Blood everywhere. I’ll never forget the first time I saw my dad get beat up.
We were having Church in the Park—our bi-weekly, sometimes tri-weekly outreach to the homeless. The band was playing. My dad was worshipping God with his arms raised high. A man began to loudly and angrily curse at him and the musicians on stage. This was not new. No man who is living for himself likes the sounds of surrender.
But this time was different. My dad asked him to step away. The man pushed him. My dad touched his shoulder and said, “You’re being disruptive, would you stand on the side?”
My dad crashed onto the brick cement street. A man we would later identify as Donald Peoples continued in his rage and his continuously swung at my father.
I could go on and on about what it was like standing with my little brother and older sister as she tried to cover our eyes—unsuccessfully, and what it was like to watch a hero fall. I could go on even longer about the beauty of the Church—as my dad hit the floor, dozens of homeless men who were addicts, alcoholics, some of who at one point also cursed at my dad came rushing in defending him, fighting off Mr. Peoples. Truth be told, there was a lot I learned about the world that day.
But perhaps the best part was after the riot. My dad had bandages all over his face and arm. The music had stopped. The park was overrun by sounds of whispers and questions. Should we all go home? The pastor was hurt.
The image I’ll never forget is my dad walking onto the stage and grabbing the microphone. We were outdoors, and this is what could be heard for blocks throughout downtown San Francisco: “The truth is, I used to be just like that man. But then I found Jesus. I’m going to talk right now about a Savior who can change your whole life.”
I watched as my dad tore off his bandages, and preached the Gospel to hundreds of homeless men and women. I watched as he prayed over them and led dozens to the Lord. I watched from the backseat as he drove my family home. And I decided, for the rest of my life, no matter how hard the punches came, I would not wallow in my bandages or wounds. I would use every opportunity—every bruise and scar, to tell people the story that could change their whole life. I would tear off my bandages, get over myself, and get the job done.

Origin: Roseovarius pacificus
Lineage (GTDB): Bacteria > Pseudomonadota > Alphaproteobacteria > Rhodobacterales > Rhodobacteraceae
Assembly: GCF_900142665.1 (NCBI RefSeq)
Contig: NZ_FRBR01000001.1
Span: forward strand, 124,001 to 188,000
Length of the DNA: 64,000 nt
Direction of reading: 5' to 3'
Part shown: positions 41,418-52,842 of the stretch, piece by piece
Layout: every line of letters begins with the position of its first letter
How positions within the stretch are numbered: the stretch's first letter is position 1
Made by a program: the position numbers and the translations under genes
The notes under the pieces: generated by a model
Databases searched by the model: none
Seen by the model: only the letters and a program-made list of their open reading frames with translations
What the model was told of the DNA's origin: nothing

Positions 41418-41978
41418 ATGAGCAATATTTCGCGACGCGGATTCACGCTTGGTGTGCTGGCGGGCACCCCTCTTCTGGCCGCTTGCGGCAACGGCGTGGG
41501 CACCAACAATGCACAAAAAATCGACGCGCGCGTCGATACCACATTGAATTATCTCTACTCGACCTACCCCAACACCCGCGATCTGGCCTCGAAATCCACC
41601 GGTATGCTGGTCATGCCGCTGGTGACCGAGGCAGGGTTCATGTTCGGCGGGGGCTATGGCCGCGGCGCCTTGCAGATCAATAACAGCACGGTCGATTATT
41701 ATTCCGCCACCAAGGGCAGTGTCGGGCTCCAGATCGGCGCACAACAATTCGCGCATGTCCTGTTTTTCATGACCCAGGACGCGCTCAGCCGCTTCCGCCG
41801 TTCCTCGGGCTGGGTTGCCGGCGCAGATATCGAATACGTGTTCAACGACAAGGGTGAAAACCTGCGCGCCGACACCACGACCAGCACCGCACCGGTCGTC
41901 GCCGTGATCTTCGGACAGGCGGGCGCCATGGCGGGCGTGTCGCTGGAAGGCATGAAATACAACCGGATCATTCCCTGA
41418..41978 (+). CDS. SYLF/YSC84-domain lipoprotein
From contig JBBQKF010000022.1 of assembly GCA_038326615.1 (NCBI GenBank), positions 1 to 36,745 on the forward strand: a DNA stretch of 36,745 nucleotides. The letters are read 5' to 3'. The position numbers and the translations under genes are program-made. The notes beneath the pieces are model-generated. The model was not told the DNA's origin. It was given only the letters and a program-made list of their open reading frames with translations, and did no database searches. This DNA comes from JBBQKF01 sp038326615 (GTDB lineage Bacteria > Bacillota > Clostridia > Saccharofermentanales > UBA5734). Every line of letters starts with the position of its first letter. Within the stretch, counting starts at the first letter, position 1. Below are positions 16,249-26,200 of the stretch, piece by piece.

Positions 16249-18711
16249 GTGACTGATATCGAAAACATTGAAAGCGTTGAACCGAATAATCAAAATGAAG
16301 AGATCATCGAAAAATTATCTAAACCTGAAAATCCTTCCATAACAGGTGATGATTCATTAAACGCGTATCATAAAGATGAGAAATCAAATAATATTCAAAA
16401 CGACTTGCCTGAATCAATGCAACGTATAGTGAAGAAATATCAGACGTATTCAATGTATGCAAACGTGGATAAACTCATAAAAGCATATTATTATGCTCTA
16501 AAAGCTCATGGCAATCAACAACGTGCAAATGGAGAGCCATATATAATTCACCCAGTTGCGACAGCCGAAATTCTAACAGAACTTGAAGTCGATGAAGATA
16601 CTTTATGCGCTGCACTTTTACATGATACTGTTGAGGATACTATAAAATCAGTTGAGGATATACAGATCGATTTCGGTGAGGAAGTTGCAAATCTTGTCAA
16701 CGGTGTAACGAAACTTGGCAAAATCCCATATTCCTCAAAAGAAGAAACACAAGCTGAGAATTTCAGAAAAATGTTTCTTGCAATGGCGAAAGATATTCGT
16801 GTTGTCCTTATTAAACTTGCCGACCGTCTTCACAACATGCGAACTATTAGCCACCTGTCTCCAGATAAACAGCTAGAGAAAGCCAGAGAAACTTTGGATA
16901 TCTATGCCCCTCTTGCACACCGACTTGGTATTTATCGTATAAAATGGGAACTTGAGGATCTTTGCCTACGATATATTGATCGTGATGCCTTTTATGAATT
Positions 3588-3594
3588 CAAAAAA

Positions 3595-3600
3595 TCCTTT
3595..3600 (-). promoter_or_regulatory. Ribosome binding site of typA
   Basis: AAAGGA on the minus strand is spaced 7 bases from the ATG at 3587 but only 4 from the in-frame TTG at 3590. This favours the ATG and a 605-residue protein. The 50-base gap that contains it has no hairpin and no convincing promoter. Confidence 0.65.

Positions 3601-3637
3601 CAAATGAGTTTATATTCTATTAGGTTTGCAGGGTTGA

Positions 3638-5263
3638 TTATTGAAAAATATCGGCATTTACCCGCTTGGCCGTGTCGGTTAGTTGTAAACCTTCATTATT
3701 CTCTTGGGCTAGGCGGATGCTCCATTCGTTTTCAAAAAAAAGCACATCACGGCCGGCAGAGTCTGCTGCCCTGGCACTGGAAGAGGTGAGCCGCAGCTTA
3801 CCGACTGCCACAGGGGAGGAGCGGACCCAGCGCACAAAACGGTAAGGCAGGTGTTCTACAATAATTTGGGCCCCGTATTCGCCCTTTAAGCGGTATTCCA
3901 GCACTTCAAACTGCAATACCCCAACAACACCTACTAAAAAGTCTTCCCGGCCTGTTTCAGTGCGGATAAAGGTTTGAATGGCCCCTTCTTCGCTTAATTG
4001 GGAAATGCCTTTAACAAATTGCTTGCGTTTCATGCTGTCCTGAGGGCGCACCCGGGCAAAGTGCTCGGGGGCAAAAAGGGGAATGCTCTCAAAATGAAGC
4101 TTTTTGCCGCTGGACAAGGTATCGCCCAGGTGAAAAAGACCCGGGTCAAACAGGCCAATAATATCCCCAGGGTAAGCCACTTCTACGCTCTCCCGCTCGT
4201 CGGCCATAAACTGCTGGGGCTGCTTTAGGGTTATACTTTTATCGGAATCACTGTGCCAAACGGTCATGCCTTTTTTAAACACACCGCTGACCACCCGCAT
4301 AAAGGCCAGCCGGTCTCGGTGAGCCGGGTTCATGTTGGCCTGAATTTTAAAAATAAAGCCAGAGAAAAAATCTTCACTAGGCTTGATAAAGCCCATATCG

I used to ask my dad if he was scared. Was he scared that one day another Donald would come around? By the way, many did. Was he scared that people would hate him, and violently stand in the way of him telling people about Jesus? By the way, many, many did. My dad never said much about that. But he did always say, “I will see souls saved until the day I die.”
He preached in that park for over 20 years before he died.
5 days before his death he was preaching to the homeless in that very spot he got beat up at many years before. 2 days before his death he was sharing the story of Jesus to a plumber that came to his house to fix his sink. And when he died, March 12, 2008, I know there was nothing left in him—he put it all out on the line for the Kingdom—everyday, and never missed an opportunity to tell people the truth about Jesus.
May no wounds stand in our way. May no discouraging men stand in our way. May we use every opportunity to show people how they can have a radically new life.
Bring on the punches.
Bring on the curses.
Bring on the riots.
There is a Savior who can change lives.
May we see souls saved until the day we die.